Optus to launch 5G router in January 2019

Optus is promising to get 5G into homes in the new year, but you'll have to pay for the privilege of high speeds (and 5G handsets are still a way off).

Claire Reilly Former Principal Video Producer
Claire Reilly was a video host, journalist and producer covering all things space, futurism, science and culture. Whether she's covering breaking news, explaining complex science topics or exploring the weirder sides of tech culture, Claire gets to the heart of why technology matters to everyone. She's been a regular commentator on broadcast news, and in her spare time, she's a cabaret enthusiast, Simpsons aficionado and closet country music lover. She originally hails from Sydney but now calls San Francisco home.
Expertise Space | Futurism | Robotics | Tech Culture | Science and Sci-Tech Credentials
  • Webby Award Winner (Best Video Host, 2021), Webby Nominee (Podcasts, 2021), Gold Telly (Documentary Series, 2021), Silver Telly (Video Writing, 2021), W3 Award (Best Host, 2020), Australian IT Journalism Awards (Best Journalist, Best News Journalist 2017)
Claire Reilly
3 min read

Optus' 5G router on show at the telco's 5G Live showcase on the Gold Coast. 

Claire Reilly/CNET

The ultrafast speeds of 5G are coming, and they could be at your place as soon as January 2019.

Optus announced Thursday that it's in the final stages of testing a commercial 5G router for consumers, and that the hardware should be ready to launch at the start of the new year.

"We want to make sure Australia is one of the first markets in the world to have commercial 5G," said Optus CEO Allen Lew. 

The telco showed off the heft of the new router at its 5G Live showcase on the Gold Coast, where it was used to power live demos of things like VR soccer and low-latency robots that respond to human movements in real time.

The massive marquee on Broadbeach featured six different demonstrations showcasing the high bandwidth and low latency of 5G. But perhaps most impressively, all the demos were running off the same router, which was achieving speeds of more than 16Gbps.

It's that router -- which is currently about the size of a 2-litre bottle of milk and still being tweaked -- that Optus is hoping to sell to consumers in the new year.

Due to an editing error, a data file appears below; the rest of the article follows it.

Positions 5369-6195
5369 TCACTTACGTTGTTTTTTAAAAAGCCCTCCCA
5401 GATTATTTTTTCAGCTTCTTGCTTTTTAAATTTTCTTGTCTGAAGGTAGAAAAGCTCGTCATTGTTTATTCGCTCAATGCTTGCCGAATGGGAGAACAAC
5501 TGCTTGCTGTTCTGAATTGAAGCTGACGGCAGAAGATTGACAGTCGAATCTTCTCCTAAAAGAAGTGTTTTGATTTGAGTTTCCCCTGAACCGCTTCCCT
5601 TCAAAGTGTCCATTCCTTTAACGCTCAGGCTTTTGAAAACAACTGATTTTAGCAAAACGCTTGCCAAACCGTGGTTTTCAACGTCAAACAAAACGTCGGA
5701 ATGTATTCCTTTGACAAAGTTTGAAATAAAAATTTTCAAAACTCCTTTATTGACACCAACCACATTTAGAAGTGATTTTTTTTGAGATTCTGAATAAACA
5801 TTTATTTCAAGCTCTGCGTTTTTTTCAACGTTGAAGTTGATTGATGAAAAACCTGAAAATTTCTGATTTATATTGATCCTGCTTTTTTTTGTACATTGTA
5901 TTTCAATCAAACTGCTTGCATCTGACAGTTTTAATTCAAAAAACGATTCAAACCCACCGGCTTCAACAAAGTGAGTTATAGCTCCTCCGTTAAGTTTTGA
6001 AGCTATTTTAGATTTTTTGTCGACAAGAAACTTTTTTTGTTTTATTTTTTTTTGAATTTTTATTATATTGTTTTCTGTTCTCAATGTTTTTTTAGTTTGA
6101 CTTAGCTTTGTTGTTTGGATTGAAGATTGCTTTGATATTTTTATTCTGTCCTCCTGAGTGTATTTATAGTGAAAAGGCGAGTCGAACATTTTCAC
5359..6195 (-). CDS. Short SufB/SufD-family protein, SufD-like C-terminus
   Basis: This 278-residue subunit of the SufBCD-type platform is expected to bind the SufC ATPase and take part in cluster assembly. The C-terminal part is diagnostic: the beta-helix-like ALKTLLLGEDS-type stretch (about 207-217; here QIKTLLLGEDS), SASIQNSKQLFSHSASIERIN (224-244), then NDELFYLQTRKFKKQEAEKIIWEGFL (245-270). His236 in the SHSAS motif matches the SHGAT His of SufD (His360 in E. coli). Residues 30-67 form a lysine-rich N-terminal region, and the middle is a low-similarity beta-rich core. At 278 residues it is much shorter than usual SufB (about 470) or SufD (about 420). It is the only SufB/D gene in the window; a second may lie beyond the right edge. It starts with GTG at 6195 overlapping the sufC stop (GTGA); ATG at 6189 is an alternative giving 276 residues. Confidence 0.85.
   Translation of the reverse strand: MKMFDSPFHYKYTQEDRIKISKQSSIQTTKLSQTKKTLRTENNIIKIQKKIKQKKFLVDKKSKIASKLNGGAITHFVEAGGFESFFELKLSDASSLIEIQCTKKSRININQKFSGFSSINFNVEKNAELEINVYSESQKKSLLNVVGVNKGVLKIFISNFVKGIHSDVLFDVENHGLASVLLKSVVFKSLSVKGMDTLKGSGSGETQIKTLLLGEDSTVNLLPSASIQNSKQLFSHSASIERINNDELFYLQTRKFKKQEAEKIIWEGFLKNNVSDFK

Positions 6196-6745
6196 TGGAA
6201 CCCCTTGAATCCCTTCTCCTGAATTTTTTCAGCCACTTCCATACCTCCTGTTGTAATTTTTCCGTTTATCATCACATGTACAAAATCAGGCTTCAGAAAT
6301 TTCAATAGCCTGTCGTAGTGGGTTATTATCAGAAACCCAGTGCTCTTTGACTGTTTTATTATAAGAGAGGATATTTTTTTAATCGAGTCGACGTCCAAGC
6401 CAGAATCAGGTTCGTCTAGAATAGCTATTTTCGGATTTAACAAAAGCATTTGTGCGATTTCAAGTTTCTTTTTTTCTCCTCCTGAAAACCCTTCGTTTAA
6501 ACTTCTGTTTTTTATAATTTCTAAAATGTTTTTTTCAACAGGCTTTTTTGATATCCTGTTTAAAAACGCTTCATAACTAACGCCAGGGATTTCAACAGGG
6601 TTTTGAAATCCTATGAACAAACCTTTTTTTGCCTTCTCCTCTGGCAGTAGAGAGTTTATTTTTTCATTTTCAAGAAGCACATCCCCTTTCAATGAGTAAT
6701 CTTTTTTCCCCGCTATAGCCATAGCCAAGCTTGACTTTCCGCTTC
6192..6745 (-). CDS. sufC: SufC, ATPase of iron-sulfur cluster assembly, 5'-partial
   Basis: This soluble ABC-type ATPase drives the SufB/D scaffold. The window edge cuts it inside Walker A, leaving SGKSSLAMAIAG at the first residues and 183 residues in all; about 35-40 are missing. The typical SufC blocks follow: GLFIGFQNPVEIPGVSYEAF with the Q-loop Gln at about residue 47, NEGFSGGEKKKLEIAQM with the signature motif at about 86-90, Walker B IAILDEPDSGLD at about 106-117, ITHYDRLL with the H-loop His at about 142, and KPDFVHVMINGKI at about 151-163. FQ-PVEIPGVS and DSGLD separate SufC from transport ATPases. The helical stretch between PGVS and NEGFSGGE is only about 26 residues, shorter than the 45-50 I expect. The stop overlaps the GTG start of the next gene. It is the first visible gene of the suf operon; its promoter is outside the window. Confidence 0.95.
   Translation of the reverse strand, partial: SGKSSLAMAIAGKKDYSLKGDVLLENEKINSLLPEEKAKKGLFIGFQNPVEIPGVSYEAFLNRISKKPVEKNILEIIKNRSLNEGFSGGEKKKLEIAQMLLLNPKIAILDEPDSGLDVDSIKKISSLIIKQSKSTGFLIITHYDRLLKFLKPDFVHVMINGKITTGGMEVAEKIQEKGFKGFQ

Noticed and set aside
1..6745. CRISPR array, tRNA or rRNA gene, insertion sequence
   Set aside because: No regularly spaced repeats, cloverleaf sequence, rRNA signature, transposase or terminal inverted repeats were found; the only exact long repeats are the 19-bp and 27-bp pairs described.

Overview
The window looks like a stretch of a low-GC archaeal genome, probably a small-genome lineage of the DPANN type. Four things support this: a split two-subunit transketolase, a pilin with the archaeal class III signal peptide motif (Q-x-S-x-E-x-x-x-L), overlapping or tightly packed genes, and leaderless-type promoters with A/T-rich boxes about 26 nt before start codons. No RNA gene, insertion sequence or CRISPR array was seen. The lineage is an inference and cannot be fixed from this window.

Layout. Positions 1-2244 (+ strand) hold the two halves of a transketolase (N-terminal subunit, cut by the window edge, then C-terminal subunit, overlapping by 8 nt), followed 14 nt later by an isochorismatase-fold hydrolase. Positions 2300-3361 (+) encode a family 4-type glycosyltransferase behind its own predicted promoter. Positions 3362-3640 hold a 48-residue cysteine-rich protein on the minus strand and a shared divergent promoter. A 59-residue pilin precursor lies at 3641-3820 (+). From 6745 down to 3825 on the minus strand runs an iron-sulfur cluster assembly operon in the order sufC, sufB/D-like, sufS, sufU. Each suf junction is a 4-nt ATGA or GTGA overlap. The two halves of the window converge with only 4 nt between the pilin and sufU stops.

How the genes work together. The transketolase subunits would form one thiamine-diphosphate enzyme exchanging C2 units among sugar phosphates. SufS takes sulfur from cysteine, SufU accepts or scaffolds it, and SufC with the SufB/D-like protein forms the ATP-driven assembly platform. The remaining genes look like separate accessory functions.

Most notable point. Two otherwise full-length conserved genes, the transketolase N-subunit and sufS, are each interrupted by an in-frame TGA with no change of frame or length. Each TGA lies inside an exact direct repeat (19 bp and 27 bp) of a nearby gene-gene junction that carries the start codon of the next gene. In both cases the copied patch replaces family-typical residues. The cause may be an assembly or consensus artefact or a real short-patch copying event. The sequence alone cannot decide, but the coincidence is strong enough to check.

But the big question is how much you'll have to pay to experience the benefits of 5G, and whether it will replace the other services on offer (specifically, the NBN ).

Speaking at the 5G Live showcase on Thursday, Lew was not talking price, but indicated consumers should expect to pay more than what they currently do for home broadband. 

"We will obviously price it in a way that reflects the quality of the service, the features and attributes of the service," said Lew. "Clearly 5G will have certain attributes that existing technologies don't have, and we will take that into consideration."

So 5G will bring you amazing speeds and fantastic experiences, but you're going to have to pay for the privilege.

As for whether or not Optus reckons you'll still need the NBN, Lew was circumspect.


Optus has kitted out a van to live-stream 8K video using 5G. 

Claire Reilly/CNET

"Let's not talk about whether it can replace NBN or not," he said.

"The reality is, people will have a choice. They will choose whichever service meets their needs. NBN is an option. Today people can already use 4G for a home wireless broadband service … 5G will be another option that individuals can choose."

Regardless of whether you're connected to NBN or 5G in your home, you still have a while to wait before you have a 5G smartphone. 

For that, we still need to wait for the world's wireless carriers, chip providers and device manufacturers to come together and agree on 5G standards -- a meeting set to take place in September this year (also on the Gold Coast). From there, Lew says "the first mobile devices will probably come in the second half of 2019."

At this stage, Optus has made 5G "transportable" (if not completely mobile) by sticking their hardware in the boot of a van and live-streaming 8K video to a TV set up in the backseat. But don't expect to go far -- Optus is currently achieving a range of about 800 metres from its single 5G tower to the van. This could be fixed with more 5G cells dotted around metro areas. But either way, fully-mobile 5G is still a way off.

'Alexa, be more human': Inside Amazon's effort to make its voice assistant smarter, chattier and more like you.

Rebooting the Reef: CNET dives deep into how tech can help save Australia's Great Barrier Reef.